Category Archives: II/33 Polybian Roman

Gracchus, Flaccus & Maximus

Like much of the world here in New Zealand we are under a lockdown in an effort to control the spread of Covid-19. For many weeks now all wargaming, at least face to face, has been on hold. However, my son and I decided to attempt some virtual DBA games using Skype. In the ensuing weeks we have played around five games. In the end the majority of engagements comprised battles involving Rome, so these are presented here in something of a campaign, though at the time we had no such plan.

Frustrated by the ever growing restlessness of the Gallic peoples north of Rome the Senate determined to move against the Cisalpine tribes despite the ongoing threat Hannibal posed to Rome. The Consul Tiberius Sempronius Gracchus was dispatched and pressed north engaging a large Gallic army in the Spring of 215 BC.

Above and below the view of the engagement with the Gallic cavalry and chariots massed on the Gallic left.

Gracchus was particularly aggressive and exploited ruthlessly the gaps in the Gallic lines.

However, the Punic threat could not be ignored and in 212 BC Rome moved against the Carthaginians in the south. Having assembled a large army the Consul Quintus Fulvius Flaccus marched south.

The Carthaginians, commanded by Hanno the Younger, deployed along the coast their flank resting on an occupied Italian city. Reinforced with a number of pachyderms Hanno hoped to break up the Roman lines with these beasts. Soon a dramatic battle developed with the elephants repeatedly pressing the Roman centre.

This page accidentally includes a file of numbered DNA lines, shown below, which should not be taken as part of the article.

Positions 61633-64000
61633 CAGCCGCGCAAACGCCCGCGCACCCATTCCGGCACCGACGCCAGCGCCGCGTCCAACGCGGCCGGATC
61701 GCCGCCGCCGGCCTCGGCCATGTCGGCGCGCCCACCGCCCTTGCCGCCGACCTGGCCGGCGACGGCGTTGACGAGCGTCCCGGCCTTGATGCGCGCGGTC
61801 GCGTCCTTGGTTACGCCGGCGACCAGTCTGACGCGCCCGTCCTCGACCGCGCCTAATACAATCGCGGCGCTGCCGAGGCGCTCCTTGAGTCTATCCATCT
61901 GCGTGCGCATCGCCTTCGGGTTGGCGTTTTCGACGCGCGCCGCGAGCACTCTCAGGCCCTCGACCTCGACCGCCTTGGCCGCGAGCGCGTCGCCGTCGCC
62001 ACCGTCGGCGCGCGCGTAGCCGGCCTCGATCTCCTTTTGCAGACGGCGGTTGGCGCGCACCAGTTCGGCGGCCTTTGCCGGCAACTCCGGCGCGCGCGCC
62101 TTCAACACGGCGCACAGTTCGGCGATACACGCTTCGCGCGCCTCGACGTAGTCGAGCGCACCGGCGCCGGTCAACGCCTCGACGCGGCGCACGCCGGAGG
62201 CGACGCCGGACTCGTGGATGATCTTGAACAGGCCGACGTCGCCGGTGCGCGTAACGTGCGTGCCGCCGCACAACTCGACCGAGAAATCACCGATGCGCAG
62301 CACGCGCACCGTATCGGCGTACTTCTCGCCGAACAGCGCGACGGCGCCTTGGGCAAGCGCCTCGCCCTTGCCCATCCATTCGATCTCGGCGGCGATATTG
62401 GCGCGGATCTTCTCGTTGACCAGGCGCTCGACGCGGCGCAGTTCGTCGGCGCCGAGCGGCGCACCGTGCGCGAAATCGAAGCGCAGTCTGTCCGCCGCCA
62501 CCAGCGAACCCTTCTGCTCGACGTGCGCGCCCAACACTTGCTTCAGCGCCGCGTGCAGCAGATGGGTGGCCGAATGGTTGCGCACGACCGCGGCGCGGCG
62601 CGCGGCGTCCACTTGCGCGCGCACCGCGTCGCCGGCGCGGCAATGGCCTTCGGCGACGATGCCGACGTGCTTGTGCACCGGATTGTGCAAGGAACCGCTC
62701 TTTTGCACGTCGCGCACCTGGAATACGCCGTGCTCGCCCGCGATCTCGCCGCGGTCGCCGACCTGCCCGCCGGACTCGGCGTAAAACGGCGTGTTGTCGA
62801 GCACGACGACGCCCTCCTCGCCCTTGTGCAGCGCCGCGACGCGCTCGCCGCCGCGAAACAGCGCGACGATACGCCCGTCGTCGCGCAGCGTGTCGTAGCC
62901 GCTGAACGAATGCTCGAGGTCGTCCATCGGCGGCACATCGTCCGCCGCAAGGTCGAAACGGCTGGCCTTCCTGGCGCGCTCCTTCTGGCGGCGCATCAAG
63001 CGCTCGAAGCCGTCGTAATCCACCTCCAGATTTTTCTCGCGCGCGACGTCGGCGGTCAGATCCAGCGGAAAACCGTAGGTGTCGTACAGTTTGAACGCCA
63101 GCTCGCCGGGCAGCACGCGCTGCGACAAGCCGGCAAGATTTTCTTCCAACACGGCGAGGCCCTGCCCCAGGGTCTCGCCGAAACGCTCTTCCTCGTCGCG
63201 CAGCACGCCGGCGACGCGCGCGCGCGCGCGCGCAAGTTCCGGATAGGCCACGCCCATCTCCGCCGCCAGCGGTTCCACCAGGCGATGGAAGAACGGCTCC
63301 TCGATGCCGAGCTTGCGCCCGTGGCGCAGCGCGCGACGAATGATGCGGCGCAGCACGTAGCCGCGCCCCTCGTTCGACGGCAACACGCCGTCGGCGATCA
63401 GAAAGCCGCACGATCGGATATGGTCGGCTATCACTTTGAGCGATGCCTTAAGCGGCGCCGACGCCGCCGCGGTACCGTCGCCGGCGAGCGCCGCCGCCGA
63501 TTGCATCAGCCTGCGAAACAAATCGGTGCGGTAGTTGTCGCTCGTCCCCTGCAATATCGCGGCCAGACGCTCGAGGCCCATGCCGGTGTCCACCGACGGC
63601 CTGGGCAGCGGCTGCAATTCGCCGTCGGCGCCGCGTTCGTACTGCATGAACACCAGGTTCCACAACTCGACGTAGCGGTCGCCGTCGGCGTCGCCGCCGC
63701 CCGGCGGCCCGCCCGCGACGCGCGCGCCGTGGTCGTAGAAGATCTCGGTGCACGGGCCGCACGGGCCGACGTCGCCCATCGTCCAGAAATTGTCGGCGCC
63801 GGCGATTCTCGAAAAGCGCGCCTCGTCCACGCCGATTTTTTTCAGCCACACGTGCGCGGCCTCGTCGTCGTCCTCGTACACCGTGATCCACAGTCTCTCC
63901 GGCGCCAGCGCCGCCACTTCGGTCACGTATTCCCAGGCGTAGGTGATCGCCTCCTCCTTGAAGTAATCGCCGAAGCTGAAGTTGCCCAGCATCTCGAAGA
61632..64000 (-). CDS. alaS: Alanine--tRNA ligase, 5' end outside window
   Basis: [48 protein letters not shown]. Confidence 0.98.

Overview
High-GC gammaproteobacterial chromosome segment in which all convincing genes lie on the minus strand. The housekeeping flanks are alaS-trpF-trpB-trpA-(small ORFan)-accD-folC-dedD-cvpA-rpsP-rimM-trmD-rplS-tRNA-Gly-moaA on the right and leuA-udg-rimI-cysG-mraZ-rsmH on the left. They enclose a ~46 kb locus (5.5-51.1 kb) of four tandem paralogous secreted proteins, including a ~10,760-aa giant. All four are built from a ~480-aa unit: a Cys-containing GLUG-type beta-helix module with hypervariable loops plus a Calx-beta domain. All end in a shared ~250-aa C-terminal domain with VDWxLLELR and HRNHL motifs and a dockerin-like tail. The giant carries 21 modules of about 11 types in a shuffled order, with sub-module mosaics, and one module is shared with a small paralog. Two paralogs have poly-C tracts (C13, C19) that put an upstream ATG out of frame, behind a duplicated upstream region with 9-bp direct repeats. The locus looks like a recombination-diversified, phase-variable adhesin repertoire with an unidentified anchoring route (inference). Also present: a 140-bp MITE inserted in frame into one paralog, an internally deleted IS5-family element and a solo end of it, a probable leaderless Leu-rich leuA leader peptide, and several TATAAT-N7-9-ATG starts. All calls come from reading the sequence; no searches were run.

Above and below the Carthaginians are engaged against the Romans.

However, Roman determination was unwavering and slowly the Roman infantry gained the advantage until finally the Punic veterans were overwhelmed. 

Yet before the Punic threat could be overcome events in the north required attention. Therefore in the Spring of 211 BC a new Consul, Gnaeus Fulvius Centumalus Maximus, marched north to confront the Gauls.

Maximus hoped the campaign would be short and therefore planned to suppress the tribal alliance before moving south again. However, the old Gallic commander undertook a series of complex manoeuvres and fell on the overextended Roman right.

Above, the move against the Roman right, while below the Gallic main effort seen from the Gallic right.